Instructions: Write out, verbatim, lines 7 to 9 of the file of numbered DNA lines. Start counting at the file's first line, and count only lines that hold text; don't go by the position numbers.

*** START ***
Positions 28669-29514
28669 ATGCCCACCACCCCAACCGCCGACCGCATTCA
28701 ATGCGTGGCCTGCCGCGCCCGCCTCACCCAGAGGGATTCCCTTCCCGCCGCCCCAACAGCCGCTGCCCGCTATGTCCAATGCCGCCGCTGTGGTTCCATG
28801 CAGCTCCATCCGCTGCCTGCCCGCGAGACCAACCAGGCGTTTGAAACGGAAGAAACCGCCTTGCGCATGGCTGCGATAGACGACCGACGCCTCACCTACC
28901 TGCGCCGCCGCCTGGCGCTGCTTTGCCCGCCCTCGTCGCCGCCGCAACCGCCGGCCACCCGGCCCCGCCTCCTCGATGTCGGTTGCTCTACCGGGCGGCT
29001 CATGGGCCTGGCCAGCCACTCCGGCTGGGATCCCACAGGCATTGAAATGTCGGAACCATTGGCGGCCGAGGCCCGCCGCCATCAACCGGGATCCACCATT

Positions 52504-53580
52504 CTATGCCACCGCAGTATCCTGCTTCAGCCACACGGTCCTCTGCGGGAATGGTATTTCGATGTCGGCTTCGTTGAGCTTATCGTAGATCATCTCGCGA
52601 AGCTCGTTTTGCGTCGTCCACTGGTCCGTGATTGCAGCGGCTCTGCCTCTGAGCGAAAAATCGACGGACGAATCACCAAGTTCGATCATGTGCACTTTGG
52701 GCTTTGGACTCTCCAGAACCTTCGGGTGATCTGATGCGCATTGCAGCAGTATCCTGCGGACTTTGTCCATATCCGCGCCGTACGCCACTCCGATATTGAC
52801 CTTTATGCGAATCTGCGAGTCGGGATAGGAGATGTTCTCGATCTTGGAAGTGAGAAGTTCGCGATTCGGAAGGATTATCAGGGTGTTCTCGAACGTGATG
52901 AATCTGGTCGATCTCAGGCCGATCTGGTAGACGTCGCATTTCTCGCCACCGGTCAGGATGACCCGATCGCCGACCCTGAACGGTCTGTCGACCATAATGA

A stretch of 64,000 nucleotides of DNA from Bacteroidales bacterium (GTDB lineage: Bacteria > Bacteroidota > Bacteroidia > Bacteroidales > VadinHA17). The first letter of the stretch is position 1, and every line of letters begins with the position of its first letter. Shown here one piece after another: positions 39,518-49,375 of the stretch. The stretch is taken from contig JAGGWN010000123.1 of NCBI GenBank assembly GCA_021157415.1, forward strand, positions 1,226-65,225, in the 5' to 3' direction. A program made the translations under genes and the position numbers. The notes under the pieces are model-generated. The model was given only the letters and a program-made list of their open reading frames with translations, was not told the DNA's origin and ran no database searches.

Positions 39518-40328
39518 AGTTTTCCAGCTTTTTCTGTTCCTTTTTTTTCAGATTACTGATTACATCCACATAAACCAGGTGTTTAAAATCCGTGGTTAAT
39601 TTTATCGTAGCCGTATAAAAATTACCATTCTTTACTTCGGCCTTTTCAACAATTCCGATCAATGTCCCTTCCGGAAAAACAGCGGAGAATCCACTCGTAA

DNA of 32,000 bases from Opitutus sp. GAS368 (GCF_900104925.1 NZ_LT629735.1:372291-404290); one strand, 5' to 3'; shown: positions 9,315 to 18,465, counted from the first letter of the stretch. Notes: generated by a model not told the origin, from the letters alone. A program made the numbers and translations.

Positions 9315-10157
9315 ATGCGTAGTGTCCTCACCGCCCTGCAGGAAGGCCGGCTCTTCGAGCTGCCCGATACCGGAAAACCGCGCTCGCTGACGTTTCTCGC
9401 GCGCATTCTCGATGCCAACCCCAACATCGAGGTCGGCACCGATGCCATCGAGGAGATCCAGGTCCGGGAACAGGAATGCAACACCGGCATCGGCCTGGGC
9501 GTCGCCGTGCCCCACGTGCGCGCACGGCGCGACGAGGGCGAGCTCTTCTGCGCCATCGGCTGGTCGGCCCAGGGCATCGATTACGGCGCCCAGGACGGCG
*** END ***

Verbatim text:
Positions 52504-53580
52504 CTATGCCACCGCAGTATCCTGCTTCAGCCACACGGTCCTCTGCGGGAATGGTATTTCGATGTCGGCTTCGTTGAGCTTATCGTAGATCATCTCGCGA
52601 AGCTCGTTTTGCGTCGTCCACTGGTCCGTGATTGCAGCGGCTCTGCCTCTGAGCGAAAAATCGACGGACGAATCACCAAGTTCGATCATGTGCACTTTGG